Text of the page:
The church was mentioned for the first time in 1270.
It is in Romanesque style and contains various prestigious paintings such as the “Pentittico” by ananonymous author from Fabriano school; the altarpiece depicting an episode in St. Egidio’s life; two big paintings: one representing Anime del purgatorio and the other L’ultima cena.
Cupramontana was founded probably in the fourth to fifth centuries B.C. and took its name from a temple that stood there dedicated to the goddess Cupra. The town was mentioned by Pliny the Elder and Ptolemy in the Augustan age, as one of the ancient cities of Piceno, and therefore was an important town in Roman times.
Devastated during the Greek-Gothic war, the town was abandoned and its ruins were later used for the construction of firstly fortifications, and later a castle, which was built close to the ancient town but higher on the hill and which was then given the name of Massaccio. From the seventh century Massaccio was part of the Lombard Duchy of Spoleto. From the thirteenth century, Massaccio was merged into the county of Jesi becoming until its dissolution in 1808, the most important centre of the county. In the fifteenth century Massaccio was one of the strongholds of the heretical sect of the "Fraticelli"; in 1444 it was occupied by troops of Francesco Sforza and in 1517 it was looted by the militia of the Duke Francesco Maria della Rovere.
Then there followed a long period of peace, during which the town experienced strong population growth combined with cultural development. In 1747 the site of the ancient Roman town of Cupramontana was rediscovered, close to Massaccio. The discovery was made after the correct reading of an inscription on a tablet which had been discovered in 1718 in the archaeological zone. The tablet, referring to 'Cupra Montana' by its ancient name, is today visible on the council buildings.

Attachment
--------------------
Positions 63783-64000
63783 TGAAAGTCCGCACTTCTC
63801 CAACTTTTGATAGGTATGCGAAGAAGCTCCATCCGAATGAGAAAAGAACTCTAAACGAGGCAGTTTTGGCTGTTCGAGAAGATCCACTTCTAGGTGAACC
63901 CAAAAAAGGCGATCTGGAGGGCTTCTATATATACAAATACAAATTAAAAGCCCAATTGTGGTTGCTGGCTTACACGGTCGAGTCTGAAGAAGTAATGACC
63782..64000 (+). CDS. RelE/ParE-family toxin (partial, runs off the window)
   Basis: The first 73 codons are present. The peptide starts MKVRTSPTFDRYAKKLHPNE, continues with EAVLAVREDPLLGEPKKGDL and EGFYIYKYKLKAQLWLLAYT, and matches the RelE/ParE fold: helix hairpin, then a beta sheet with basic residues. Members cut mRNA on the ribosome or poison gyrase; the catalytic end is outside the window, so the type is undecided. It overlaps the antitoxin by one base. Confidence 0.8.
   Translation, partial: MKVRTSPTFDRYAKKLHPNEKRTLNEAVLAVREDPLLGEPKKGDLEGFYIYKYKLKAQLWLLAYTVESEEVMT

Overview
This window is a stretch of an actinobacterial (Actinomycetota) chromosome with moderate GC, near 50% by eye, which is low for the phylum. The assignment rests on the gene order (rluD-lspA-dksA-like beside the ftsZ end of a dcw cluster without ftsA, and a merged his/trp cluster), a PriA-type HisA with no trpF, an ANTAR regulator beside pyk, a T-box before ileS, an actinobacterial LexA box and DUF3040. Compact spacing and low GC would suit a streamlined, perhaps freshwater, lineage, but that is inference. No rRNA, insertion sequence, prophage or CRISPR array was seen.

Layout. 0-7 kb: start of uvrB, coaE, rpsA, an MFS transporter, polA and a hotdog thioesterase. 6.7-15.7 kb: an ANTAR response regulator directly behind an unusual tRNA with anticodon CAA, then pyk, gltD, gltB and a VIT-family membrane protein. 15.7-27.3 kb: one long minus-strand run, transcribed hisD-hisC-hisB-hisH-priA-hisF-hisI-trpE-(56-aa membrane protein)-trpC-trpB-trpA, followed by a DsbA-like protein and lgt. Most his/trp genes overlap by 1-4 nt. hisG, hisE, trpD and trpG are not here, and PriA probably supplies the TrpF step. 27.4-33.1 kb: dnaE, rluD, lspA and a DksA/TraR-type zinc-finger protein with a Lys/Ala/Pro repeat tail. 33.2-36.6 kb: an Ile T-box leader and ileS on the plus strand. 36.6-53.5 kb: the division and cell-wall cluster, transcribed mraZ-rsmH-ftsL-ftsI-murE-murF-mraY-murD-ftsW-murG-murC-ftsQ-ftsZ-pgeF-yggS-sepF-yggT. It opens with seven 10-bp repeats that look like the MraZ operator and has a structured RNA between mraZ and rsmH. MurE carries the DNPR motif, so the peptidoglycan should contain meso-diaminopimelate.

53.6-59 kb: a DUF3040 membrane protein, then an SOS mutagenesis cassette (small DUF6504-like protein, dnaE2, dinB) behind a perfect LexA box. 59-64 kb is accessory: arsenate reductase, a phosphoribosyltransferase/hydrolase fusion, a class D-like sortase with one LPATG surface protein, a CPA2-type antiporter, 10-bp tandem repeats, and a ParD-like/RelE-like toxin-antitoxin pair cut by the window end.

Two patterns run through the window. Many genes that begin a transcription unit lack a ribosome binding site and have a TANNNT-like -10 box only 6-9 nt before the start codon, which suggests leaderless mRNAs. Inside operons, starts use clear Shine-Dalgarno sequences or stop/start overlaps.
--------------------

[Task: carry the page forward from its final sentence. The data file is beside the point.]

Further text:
In 1798 the French troops who had invaded the Papal States plundered the town after the people had displayed stubborn but futile resistance. By decree of Vittorio Emanuele II in 1861, Massaccio regained its ancient name of Cupramontana.
Distance: km 21
Time advised: 3 hours (on foot); an hour (by car)
Starting from Santa Maria alle Moie Abbey, follow the road towards San Sisto and visit its Abbey; cross Scisciano Bridge and have a look at Mill Marcelletti in Scisciano. Then go on your way towards Maiolati Spontini .
A walk here allows you to experience a contact with a world of history and culture (Scisciano and Maiolati castles); of spirituality (Santa Maria alle Moie Abbey, San Sisto Abbey, the rural churches of Santa Liberata and San Pietro); as well as with a natural world and an amazing landscape, a patchwork of vineyards and olive-groves.
Going downhill back to Moie along the so-called Boccolina, do not forget to visit the small rural church of San Pietro at the bottom of it.